Issues in the study of Egyptian toponyms in the Chronicle of John of Nikiu

Saveleva D. I. Issues in the study of Egyptian toponyms in the Chronicle of John of Nikiu, in: Proslogion: Studies in Medieval and Early Modern Social History and Culture, 2023. Vol. 7(1). P. 189–198.

Daria Igorevna Saveleva,Research Engineer, Institute of History, Saint Petersburg State University (199034, Russia, Saint Petersburg, Mendeleevskaya liniya, 5)

Language: Russian

The Chronicle, compiled by John of Nikiu, the Coptic bishop of the Egyptian city of Nikiu in the late 7th century, is a unique source within the Late Byzantine historiography that contains singular information related to the Egypt toponymics. The research on toponyms in the source studied makes a localization a number of historical events possible, considering both those events that were described in other historical works without a sufficient description of the area, as well as the unique ones that could not be found in other sources. The study of the toponymy of Egypt within the Chronicle of John of Nikiu involves a set of particular features, including several significant difficulties that complicate the work with the source studied. Thus, the Chronicle apparently was first written in Greek, then to be translated into Arabic in the period of the 12–13th centuries and then into Ge’ez in 1601 CE, which led to a distortion of the topographical designations, affecting their spelling twice. Furthermore, the Chronicle contains unique toponyms not mentioned in any of the sources currently known to us. The Coptic bishop could probably have relied on them while compiling his work. The unique naming of several locations may be reasoned by the fact that John of Nikiu used appellations relevant to him and his contemporaries, of which there is little evidence. At the same time, a number of toponyms can be localized based on the text of the Chronicle itself, while the others can be acknowledged from earlier sources, such as the Chronographia of John Malalas (6th century), which served as a work to rely on for John of Nikiu when he was creating his Chronicle. For these reasons, it is not always possible to identify the nature of the misinterpretation of toponyms cited in the Chronicle with precision.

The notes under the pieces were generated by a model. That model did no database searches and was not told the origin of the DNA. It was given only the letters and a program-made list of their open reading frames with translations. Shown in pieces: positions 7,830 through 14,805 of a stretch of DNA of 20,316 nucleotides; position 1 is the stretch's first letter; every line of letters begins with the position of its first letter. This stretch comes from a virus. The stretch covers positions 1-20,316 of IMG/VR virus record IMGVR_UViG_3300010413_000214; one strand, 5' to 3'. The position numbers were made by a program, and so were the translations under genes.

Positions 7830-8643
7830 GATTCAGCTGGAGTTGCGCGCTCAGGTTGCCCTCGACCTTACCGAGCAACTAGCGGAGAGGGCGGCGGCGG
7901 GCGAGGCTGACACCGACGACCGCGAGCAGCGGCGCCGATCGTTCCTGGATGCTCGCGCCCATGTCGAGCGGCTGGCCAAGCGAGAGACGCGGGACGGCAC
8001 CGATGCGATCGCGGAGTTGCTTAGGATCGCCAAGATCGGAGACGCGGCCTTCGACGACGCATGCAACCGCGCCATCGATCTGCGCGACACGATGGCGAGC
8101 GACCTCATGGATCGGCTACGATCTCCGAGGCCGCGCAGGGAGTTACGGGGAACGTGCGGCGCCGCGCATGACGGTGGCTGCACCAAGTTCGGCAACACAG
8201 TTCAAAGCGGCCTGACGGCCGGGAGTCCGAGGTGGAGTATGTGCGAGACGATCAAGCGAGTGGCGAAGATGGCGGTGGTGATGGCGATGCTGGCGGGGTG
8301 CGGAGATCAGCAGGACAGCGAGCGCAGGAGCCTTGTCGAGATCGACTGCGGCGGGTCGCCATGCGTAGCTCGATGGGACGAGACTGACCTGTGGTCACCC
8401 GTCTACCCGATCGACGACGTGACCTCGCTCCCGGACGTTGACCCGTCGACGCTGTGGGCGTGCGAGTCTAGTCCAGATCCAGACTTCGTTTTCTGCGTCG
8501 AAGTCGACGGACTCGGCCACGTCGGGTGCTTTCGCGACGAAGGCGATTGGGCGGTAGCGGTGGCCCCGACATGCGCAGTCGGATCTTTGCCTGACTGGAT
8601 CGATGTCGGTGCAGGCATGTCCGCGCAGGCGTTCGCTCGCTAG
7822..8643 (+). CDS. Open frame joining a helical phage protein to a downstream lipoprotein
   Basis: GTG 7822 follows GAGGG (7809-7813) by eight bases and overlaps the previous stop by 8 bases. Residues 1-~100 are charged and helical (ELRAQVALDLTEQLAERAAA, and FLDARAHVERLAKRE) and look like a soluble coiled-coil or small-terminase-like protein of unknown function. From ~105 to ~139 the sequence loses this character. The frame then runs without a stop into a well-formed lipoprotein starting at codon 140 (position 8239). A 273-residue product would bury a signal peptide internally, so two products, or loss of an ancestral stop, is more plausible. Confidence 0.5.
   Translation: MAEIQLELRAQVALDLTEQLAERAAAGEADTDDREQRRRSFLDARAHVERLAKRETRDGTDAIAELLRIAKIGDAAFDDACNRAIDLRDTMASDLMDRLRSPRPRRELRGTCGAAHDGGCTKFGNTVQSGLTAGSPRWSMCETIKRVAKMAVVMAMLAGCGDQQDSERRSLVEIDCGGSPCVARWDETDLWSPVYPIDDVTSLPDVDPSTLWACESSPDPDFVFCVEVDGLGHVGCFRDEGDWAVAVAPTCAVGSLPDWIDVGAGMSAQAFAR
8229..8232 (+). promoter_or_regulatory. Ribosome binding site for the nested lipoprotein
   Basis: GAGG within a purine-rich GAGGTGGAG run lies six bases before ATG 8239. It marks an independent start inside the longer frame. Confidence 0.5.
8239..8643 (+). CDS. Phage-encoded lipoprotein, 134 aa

Keywords: foreign literature in Ethiopic translation, John of Nikiu, the Geʽez language, Egypt, Egyptian toponyms, Byzantine historiography, the geography of Egypt


DOI: 10.24412/2500-0926-2023-71-189-198

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